I'm not sure what it says about us, but my husband and I have become quite addicted to what we refer to as "Dead Wife Shows"--you know the kind of quasi-news show that's on at 9 p.m. (CST) on a Friday or Saturday night (when folks with real lives are out) that's billed as a TRUE-LIFE MYSTERY. It seems to usually center around some poor woman who ends up dead and then they try to solve the crime. It's fun, in a middle-aged couple sort of way, to sit on the sofa and follow the clues. Then we go to bed. We are Cuh-raz-ee!
So, you can imagien my excitement when I got to chat with April Henry co-author of Face of Betrayal. April knows how to kill you in a two-dozen different ways. She makes up for a peaceful childhood in an intact home by killing off fictional characters. She had one detour on her path to destruction: when she was 12 she sent a short story about a six-foot tall frog who loved peanut butter to noted children's author Roald Dahl. He liked it so much he arranged to have it published in an international children's magazine.
By the time she was in her 30s, April had come to terms with her childhood and started writing about hit men, drug dealers, and serial killers.
Publishers Weekly said Face of Betrayal is “A sizzling political thriller… The seamless plot offers a plethora of twists and turns.”
Tell me this doesn't sound great: When 17-year-old Senate page Katie Converse goes missing on her Christmas break near her parents' white Victorian home in Portland, Ore., law enforcement and the media go into overdrive in a search for clues. Three friends at the pinnacle of their respective careers--Allison Pierce, a federal prosecutor; Cassidy Shaw, a crime reporter; and Nicole Hedges, an FBI special agent--soon discover that Katie wasn't the picture of innocence painted by her parents. Did Katie run away to escape their stifling demands? Was she having an affair with the senator who sponsored her as a page? Has she been kidnapped? Is she the victim of a serial killer?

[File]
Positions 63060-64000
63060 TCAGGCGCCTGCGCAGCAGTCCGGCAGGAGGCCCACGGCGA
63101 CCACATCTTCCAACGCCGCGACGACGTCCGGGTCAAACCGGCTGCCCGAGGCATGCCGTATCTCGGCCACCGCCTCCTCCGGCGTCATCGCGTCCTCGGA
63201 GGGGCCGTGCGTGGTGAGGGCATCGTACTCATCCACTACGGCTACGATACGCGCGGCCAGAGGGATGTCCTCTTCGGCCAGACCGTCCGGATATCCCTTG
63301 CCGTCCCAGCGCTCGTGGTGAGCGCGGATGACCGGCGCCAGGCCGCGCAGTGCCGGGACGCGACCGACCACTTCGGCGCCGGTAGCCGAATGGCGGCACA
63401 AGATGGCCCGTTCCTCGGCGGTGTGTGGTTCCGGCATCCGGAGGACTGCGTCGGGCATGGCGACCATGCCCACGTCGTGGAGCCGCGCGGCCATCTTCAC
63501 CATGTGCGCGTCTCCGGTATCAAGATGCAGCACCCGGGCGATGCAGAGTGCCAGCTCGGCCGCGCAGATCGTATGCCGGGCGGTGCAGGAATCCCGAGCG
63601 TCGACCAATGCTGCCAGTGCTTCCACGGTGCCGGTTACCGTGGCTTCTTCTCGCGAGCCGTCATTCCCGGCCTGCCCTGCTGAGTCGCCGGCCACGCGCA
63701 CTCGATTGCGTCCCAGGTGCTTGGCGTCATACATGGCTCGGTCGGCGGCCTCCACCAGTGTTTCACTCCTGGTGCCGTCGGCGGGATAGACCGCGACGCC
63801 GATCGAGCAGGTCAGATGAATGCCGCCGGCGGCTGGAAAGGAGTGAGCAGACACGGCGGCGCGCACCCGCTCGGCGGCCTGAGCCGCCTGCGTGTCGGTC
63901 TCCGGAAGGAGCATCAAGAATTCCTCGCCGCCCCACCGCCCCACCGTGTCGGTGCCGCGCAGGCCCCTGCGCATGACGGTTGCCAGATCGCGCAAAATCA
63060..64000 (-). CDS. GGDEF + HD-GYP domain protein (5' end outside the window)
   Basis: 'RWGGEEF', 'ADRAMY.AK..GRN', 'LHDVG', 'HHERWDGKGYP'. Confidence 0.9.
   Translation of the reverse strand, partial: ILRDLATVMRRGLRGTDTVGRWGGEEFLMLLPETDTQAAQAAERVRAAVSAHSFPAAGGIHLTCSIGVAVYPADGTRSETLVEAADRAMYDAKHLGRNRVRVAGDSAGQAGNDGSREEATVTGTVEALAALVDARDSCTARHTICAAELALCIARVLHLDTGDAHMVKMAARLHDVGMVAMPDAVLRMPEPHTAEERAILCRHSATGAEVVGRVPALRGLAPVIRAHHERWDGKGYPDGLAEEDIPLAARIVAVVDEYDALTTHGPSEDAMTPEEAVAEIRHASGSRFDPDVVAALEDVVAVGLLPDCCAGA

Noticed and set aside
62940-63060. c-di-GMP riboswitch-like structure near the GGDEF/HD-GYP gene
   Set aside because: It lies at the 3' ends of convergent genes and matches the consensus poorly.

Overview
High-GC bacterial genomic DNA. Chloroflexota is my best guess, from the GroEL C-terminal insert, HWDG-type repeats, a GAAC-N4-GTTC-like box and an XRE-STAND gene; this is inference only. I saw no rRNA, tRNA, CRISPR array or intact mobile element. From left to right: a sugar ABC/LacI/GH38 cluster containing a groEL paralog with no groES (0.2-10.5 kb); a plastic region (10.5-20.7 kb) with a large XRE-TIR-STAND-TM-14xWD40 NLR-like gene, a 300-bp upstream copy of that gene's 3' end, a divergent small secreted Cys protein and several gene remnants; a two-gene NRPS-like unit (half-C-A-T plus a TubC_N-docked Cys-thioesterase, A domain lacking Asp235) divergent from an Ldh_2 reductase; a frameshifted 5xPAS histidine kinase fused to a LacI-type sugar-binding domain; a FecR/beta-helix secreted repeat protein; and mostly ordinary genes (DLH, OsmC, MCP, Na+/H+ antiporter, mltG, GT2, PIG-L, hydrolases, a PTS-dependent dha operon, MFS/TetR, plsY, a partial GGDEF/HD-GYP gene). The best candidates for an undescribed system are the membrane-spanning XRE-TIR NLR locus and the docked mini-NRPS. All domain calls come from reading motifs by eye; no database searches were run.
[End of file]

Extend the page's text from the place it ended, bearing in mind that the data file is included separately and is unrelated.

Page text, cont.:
Let's hear from April in her own words . . .
1.) How did you come up with the idea for this book? Are you more driven by plot or by character?
Lis Wiehl, my co-author and FOX-TV’s legal analyst, wanted to write a book with three main characters: a federal prosecutor (as she was), a TV reporter (as she is), and an FBI agent (as her dad was). When we decided to work together, we batted around a bunch of ideas that had their roots in true crimes. Face of Betrayal has echoes from a number of real-life cases, most notably Chandra Levy’s.
As a mystery and thriller writer, I’m all about plot
2.) Who's your favorite character in this book and why?
I like Cassidy because she is kind of venial and vain, but honest.
3.) What's your writing process/writing environment like?
I write in my home office, on my couch, at the library, at my gym. At first I couldn’t write at home because I would find myself doing something else. Now I’m better at getting my butt in the chair and away from loading the dishes. Lis and I will email each other back and forth a half-dozen times a day. When we have the basic idea, I’ll start working on the first draft. Then together we fine tune it.
4.) What's your favorite part of writing?
When the characters and situations take on a life of their own and start going in directions that are perfect – and that I didn’t forsee!
5.) What's the best piece of advice you've ever gotten about writing?
Let it sit. The longer you can stay away from a manuscript, the more easily you can see the flaws. Months are better. Weeks are okay. Even days, in a pinch. But hours? Hours doesn’t give you enough distance.
I love April's advice about letting your writing sit to give yourself some distance. And of course, one great way to get away from your own writing is to lose yourself in a fabulous thriller. So, go read, kids, and enjoy!